Male / Transgender / Transmale / Transfemale Sexual Pelvic Floor Dysfunction and Chronic Opioid Use

By Pelvic Health Physical Therapy on 2/2/2024


All humans can suffer from sexual dysfunction at some point in their lives. Different reasons can lead to issues with sexual desire, premature ejaculation, erectile dysfunction, amenorrhea (lack of menstrual cycle), and anovulation (lack of ovulation). Sexual dysfunction can arise from many physical factors such as heart disease, high cholesterol, high blood pressure, diabetes, obesity, and smoking. On the other hand, depression, anxiety, stress, relationship problems, and other mental health concerns can also interfere with sexual feelings.

Today, we are focusing on medication use and how it can affect sexual functioning. Why does it matter? For any gender identity, chronic opioid use following gender affirming surgery, prostatectomy, and other procedures to treat pelvic floor pain has been linked to influencing parts of your brain that control sexual desire and function such as the: hypothalamus, pituitary gland, and gonadal glands (e.g.: testes and ovaries) - also known as the hypothalamic-pituitary-gonadal axis (see picture below). Chronic opioid use has been shown to reduce the release of gonadotrophin releasing hormone (GnRH), which in turn reduces follicle stimulating hormone (FSH) and luteinizing hormone (LH) which influences ovary and teste function.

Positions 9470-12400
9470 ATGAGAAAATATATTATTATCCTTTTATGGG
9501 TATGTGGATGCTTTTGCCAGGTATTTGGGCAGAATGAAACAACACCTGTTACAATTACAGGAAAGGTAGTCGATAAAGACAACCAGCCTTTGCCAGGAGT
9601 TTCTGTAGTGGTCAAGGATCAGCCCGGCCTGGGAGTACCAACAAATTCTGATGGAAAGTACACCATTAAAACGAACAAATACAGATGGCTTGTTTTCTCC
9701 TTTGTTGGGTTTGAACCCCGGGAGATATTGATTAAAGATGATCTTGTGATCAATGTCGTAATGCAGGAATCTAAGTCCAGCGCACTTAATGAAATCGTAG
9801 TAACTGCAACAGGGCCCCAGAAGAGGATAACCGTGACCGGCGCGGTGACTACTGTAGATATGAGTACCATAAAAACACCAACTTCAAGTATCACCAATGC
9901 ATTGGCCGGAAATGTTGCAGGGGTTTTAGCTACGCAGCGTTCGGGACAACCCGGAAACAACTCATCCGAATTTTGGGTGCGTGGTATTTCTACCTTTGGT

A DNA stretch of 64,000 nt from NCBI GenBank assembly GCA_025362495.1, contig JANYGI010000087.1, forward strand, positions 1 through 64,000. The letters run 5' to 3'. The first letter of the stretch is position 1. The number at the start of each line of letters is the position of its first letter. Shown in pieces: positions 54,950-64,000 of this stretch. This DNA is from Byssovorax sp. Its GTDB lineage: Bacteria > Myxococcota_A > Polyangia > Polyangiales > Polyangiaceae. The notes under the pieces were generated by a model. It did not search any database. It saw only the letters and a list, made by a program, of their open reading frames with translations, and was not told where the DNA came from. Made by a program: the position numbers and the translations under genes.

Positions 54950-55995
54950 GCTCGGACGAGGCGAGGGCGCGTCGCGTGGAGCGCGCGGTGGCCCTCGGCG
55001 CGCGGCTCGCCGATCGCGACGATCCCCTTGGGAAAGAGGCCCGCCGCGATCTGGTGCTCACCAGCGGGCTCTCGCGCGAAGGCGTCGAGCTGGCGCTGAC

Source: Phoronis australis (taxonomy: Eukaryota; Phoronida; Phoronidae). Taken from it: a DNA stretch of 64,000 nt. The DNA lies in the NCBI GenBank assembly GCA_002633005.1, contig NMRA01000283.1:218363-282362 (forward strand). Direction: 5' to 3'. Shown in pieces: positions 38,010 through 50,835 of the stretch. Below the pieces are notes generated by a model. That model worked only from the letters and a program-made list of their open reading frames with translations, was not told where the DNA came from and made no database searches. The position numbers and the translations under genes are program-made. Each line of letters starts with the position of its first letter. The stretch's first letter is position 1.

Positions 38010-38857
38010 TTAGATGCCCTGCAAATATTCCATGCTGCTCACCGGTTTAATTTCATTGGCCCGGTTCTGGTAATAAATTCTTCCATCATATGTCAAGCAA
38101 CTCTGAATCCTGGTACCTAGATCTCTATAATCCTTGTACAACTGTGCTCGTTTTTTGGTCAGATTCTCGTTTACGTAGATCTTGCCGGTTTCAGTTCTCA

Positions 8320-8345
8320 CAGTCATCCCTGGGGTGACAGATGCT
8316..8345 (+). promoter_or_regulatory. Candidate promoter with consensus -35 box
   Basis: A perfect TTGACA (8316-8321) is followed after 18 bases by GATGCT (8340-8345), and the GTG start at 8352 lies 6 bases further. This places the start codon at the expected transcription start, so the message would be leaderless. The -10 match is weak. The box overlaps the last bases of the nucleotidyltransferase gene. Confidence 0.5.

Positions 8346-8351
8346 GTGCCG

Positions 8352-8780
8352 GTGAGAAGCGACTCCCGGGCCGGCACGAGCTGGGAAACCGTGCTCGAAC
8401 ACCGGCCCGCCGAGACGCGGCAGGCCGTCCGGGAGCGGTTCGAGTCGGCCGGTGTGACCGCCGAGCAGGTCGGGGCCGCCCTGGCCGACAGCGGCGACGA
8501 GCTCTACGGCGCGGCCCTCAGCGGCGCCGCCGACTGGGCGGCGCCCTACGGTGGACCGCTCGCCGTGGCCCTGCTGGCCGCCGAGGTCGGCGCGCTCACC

So, what can Pelvic Floor Physical Therapy do to help?

  • A Pelvic Floor Therapist helps identify faulty movement patterns adapted after your surgery

  • We perform soft tissue and scar tissue mobilization to improve mobility and decrease pain/hypersensitivity

  • We teach proper breathing patterns to help your pelvic floor function better

  • We identify and manage external stressors (e.g.: work stress, relationship stress)

How can Pelvic Floor Physical Therapy help?

  • Soft tissue and surgical scar tissue mobilization relaxes muscle tension and reduces overall tightness, adhesions, and pain

  • Biofeedback improves muscle coordination and neurological response

  • Dry needling supports the relaxation of muscle tightness in the perineum and other areas to improve pain response

  • Manual, therapeutic, and exercise techniques in the office and at home allow for overall improved pain management (lower back, hips, abdomen, pelvic floor)

  • Visceral (organ) mobilization leads to improved urinary and bowel function

If you’re experiencing pelvic pain or dysfunction and are medically clear to begin physical therapy, please reach out to us here at the Pelvic Health Center in Madison, NJ to set up an evaluation & assessment! Feel free to call us 908-443-9880 or email us at

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